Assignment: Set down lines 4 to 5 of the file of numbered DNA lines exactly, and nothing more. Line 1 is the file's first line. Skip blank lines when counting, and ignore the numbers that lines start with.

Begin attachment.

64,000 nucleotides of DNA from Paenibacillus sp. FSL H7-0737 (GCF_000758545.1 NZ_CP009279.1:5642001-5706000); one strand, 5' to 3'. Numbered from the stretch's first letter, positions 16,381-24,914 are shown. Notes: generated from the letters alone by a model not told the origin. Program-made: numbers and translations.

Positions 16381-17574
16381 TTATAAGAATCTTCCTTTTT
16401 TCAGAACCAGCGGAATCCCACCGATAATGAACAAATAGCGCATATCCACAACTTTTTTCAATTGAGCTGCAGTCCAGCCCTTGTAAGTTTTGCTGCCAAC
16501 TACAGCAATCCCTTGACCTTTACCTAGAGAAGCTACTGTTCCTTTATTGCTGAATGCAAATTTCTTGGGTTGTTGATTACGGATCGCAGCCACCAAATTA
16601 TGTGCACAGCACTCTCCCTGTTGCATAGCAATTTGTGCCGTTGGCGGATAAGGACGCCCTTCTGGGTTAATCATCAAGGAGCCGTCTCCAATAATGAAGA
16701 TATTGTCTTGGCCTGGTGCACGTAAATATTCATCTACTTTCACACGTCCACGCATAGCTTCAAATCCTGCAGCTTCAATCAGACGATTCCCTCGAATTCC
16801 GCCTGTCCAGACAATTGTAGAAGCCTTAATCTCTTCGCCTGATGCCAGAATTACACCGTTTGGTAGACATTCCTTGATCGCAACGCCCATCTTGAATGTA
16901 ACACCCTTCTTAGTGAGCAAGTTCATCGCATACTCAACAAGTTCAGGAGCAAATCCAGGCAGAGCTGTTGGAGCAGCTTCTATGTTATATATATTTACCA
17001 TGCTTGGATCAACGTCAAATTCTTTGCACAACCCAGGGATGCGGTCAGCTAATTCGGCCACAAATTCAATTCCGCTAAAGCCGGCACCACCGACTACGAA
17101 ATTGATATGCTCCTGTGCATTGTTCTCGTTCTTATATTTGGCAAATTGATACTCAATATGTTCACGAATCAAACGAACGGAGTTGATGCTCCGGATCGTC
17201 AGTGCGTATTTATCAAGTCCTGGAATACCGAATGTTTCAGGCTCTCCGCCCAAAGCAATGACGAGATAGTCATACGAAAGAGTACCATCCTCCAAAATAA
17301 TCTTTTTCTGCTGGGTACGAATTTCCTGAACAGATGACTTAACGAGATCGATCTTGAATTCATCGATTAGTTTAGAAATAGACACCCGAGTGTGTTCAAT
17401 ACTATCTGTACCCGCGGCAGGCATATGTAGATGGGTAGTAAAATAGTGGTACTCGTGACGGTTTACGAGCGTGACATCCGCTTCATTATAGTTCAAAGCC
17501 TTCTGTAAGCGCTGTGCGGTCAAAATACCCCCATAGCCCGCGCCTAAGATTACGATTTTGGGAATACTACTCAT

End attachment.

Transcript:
16401 TCAGAACCAGCGGAATCCCACCGATAATGAACAAATAGCGCATATCCACAACTTTTTTCAATTGAGCTGCAGTCCAGCCCTTGTAAGTTTTGCTGCCAAC
16501 TACAGCAATCCCTTGACCTTTACCTAGAGAAGCTACTGTTCCTTTATTGCTGAATGCAAATTTCTTGGGTTGTTGATTACGGATCGCAGCCACCAAATTA